Educational Excellence in the Lasallian Tradition

It is somewhat ironic that the great fire that destroyed much of Chicago in October 1871 would be responsible for the founding of the first college to open its doors in the City of Memphis. Christian Brothers College welcomed its first students to its Adams Avenue location just a month after that disastrous conflagration in Chicago, but the actual roots of the institution go back to 17th century France. It was there that St. John Baptist de La Salle, canonized by the Roman Catholic Church and recognized as the Patron Saint of Teachers, brought together a group of schoolmasters as the Institute of the Brothers of the Christian Schools to serve the educational needs of society, particularly the poor. The Christian Brothers and their lay affiliates continue to refer to themselves and their guiding educational philosophy as “Lasallian.”

CBU is expanding and enhancing offerings in the burgeoning healthcare field as part of its mission to prepare students for the 21st century workforce.

The Seed Takes Root in Memphis

Arriving in North America in the early 1800s, the Christian Brothers had opened several schools in the Midwest by the time of the Civil War. Determined to establish Catholic education in Memphis, local Catholic clergy and the Bishop of Nashville had been in contact with the Brothers for more than a decade, envisioning not only elementary and secondary education, but college curricula as well.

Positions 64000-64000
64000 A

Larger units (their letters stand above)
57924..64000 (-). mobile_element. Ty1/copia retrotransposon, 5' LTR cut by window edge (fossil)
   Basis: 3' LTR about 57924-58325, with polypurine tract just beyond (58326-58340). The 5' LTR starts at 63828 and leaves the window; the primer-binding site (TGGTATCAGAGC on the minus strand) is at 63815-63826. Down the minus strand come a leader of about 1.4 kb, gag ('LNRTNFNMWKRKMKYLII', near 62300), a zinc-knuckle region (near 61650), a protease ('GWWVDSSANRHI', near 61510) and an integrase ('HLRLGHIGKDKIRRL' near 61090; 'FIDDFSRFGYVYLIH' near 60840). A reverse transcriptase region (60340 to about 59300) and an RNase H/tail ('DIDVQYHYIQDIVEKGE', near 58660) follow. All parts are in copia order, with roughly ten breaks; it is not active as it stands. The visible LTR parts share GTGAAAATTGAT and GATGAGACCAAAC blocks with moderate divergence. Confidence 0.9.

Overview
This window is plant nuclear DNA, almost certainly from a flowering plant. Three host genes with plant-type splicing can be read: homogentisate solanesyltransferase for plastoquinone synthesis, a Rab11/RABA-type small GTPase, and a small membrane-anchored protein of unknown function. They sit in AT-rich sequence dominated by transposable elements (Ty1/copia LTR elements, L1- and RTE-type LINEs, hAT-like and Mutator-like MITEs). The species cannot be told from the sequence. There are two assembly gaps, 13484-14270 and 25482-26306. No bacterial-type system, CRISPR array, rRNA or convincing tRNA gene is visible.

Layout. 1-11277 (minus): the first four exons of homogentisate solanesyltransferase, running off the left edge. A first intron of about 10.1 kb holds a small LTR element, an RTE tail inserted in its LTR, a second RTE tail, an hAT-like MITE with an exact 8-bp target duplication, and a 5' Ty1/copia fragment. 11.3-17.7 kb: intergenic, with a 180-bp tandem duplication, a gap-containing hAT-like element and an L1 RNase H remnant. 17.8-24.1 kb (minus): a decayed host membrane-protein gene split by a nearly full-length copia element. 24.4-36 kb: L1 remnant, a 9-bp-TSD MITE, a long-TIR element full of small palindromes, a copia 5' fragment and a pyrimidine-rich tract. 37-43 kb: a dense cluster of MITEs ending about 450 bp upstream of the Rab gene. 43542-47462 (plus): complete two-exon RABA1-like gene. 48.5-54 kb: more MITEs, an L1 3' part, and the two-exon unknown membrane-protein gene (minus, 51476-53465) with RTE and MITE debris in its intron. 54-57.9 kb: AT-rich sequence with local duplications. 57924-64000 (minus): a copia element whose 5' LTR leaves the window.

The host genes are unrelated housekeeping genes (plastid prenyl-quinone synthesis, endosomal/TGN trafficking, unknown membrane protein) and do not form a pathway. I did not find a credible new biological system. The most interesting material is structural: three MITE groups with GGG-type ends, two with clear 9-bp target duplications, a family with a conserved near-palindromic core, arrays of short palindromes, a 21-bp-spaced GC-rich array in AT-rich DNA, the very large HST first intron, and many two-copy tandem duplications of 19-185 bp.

The massive destruction of the fire in Chicago served as the impetus for several members of the order to relocate to the Bluff City. Christian Brothers College opened its doors to 87 students on November 21, 1871, as a combined elementary school, high school (now Christian Brothers High School), and college. It granted its first post-secondary degree in the city four years later.

As its reputation for excellence grew, the school continued to attract students and quickly outgrew its original location. By 1940, the Brothers relocated to East Parkway and Central Avenue.
In September 1961, a 27-acre plot of land on Walnut Grove Road was purchased, and Christian Brothers High School opened its doors in that location under a separate charter in 1965. Christian Brothers College continued to grow, accepting female students beginning in 1970 and officially becoming Christian Brothers University in 1990.

The CBU campus in 1940, when it relocated to East Parkway and Central Avenue

A Center of Learning

Today’s CBU welcomes almost 2,000 students from 29 states and 29 countries. The college that began with an all-male student population for its first 99 years is now 50 percent female and has one of the most diverse student bodies in the South. In keeping with the Lasallian principles of the Christian Brothers, which emphasize respect for all persons, an inclusive community, and concern for social justice, CBU students practice 34 religious faiths, and more than 40 percent belong to an ethnic or racial minority.

CBU employs 105 faculty members within its four academic schools and its College of Adult Professional Studies which offer associate and bachelor’s degrees in more than 60 majors and concentrations encompassing the liberal arts, education, business, engineering, and the sciences. Master’s degrees are offered in accounting, business administration, education, engineering management, and physician assistant studies.